- Space to break out into small groups
- Access for people with physical limitations. Plan how you will accommodate people with disabilities if your venue is not accessible.
- Whiteboard with markers.
Mozilla organizers' requirements
- Printable leaflet for getting started with MDN (how to create account, login, basic tasks), based on MDN getting started pages
- Make guide/screencast on how to create account, login, basic task etc. and pre-share before the event, so attendees get a heads-up. We can also get more time for the event day.
- Swag! (Try to print them locally)
- Depending on the size and length of the event, provide coffee, water, or other drinks (non-alcoholic). This is culture specific.
- Depending on the length of the event, provide meals. Pizzas for overnight events. Prevents participants from going out and returning 15 minutes after the starting time.
- Speakers from core MDN team, if it is a major event in a promising new location. But arrangements for that have to be done at least 45 days before-hand.
- Ways to participate remotely - via Vidyo, Hangouts streaming.
- Audio/Video recording.
- Prizes for best contribution
- Dashboard to show progress (see, for example, http://hackdash.org/ , Trello)
The ideas below are not requirements for holding an event, but have been helpful for other event organizers in the past.
- Advertise your event:
- At least a month in advance with regular reminders
- Through social media as well as offline means
- Be active and relentless, the more the better
- The day of the event, make it visible and make sure attendees will have no difficulty to find the place and join the party.
- Provide a way to contact the organizers.
- Possibly schedule the event in connection to a bigger event, such as a conference, especially if the conference has hack days or workshop days. Publicize in advance so that people traveling to the conference know to allow extra days.
- If you have shortage of swags, give it only to people who end up contributing. Give out swag at the END of the event.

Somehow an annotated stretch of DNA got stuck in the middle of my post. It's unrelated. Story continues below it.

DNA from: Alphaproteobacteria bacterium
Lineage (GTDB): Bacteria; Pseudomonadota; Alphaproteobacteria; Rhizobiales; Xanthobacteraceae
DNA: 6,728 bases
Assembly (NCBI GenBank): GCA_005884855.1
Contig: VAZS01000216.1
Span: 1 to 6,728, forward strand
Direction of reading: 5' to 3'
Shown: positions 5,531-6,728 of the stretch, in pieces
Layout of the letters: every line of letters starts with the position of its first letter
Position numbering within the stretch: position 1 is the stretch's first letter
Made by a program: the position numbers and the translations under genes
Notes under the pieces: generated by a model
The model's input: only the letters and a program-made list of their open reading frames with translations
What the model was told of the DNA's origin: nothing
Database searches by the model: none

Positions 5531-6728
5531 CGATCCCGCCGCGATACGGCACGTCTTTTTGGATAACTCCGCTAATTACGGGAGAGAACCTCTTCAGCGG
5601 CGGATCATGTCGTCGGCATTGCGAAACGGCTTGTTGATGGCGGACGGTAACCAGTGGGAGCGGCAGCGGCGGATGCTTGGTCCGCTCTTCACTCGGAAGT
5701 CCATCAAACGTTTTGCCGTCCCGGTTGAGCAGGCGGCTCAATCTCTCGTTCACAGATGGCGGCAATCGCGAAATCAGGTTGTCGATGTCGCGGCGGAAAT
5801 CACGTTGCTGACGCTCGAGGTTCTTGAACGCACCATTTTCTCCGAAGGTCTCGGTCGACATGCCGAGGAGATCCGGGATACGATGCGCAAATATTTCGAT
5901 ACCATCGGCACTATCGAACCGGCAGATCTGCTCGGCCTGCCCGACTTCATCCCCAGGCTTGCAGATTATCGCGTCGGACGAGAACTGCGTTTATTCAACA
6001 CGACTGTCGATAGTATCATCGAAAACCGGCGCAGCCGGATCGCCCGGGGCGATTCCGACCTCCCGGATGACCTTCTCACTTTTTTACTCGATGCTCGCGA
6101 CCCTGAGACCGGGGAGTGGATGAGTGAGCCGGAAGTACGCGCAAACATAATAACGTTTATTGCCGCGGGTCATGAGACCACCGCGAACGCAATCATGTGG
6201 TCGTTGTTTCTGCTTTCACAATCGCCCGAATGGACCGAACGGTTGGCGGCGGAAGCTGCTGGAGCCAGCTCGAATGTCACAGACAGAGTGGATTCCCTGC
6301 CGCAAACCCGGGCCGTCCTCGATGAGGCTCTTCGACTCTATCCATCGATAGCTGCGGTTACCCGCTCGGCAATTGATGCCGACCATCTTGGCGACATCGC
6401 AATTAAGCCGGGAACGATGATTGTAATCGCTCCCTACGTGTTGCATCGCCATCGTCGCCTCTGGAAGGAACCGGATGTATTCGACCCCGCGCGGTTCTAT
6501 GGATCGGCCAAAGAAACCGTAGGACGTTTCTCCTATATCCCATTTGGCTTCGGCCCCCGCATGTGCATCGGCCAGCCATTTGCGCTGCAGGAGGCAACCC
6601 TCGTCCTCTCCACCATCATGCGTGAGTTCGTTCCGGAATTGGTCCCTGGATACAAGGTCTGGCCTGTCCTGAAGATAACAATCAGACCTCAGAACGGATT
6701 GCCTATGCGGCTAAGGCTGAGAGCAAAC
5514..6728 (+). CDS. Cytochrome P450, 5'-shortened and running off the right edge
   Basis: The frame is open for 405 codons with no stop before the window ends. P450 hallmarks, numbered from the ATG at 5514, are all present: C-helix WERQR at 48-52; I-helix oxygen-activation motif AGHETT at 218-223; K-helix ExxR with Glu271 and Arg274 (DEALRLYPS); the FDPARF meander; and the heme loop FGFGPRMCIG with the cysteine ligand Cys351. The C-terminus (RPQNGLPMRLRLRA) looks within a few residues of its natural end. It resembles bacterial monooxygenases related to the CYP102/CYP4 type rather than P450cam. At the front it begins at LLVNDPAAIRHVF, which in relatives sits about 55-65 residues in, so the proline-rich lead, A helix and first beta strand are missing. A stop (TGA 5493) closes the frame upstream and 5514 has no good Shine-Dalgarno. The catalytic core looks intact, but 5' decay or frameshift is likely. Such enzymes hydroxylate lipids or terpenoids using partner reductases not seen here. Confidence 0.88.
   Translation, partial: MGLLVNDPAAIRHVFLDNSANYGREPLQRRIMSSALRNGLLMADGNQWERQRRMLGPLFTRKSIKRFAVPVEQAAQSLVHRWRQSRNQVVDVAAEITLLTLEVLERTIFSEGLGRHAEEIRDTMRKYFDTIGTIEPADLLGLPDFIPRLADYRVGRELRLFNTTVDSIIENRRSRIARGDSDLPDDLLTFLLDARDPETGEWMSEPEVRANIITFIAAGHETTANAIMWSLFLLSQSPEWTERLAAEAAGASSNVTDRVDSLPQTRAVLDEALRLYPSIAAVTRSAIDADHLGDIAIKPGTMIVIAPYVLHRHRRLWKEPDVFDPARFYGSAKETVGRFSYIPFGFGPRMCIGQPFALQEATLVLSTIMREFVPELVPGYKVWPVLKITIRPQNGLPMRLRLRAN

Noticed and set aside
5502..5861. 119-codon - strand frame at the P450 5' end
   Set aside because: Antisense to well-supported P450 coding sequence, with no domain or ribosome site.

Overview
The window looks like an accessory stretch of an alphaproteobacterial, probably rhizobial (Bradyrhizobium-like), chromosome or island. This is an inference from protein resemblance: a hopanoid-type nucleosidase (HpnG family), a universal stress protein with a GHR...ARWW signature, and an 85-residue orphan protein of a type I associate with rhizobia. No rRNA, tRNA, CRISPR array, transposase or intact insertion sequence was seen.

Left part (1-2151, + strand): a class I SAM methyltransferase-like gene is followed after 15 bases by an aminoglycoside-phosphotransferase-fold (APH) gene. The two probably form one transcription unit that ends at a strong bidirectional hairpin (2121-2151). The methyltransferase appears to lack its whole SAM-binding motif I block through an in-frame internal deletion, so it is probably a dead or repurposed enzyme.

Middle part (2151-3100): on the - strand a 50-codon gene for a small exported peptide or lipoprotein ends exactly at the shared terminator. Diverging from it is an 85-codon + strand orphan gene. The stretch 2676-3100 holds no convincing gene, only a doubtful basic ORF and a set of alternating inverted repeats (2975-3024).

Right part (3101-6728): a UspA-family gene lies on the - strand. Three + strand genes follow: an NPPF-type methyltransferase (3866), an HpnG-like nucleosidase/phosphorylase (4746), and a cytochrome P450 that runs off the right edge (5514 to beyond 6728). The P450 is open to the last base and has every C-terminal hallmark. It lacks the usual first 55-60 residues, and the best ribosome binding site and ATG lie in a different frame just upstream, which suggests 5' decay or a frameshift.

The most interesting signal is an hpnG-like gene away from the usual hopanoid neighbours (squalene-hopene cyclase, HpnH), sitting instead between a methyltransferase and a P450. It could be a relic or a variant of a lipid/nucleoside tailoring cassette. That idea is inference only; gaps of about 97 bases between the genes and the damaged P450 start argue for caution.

- If the event is not at an organization that can provide space (e.g., college or university), look for meeting space at: libraries, co-working spaces, friendly tech companies, schools, churches, bars; wherever you have contacts. Be sure that infrastructure requirements can be met.
- Define skill requirements for participants. People won't always meet them, but at least you will set expectations.
- [Awareness] None
- [doc sprint] Fluency in English; some familarity with Web development
- [localization] some familarity with Web development. Good grasp of local language.
- Good durations for event formats:
- Code sprint: ~3 to 24 hours (preferably overnight); possibly have a shorter session for environment installs, the evening before the main sprint.
- Doc sprint: ~2 to 6 hours (x multiple days)
- Localization sprint: same as Doc sprint
- Introduction/Awareness: ~15 minutes to ~2 hours.
- Add a hard stop for people joining the event. If someone shows up late, they can't join. It's too much of a distraction for everybody else.
- Plan potential tasks for people to work on, in case they don't have ideas of their own.
- [doc sprints] editorial reviews, tagging, clean-up
- [localization] prioritized list of pages to translate
- [code sprints] prioritized list of bugs or features
Planning and running the event
There are lots of guides to planning and running hackathons and similar events, so we don't need to repeat that information here. Here are some guides that we think are helpful and relevant.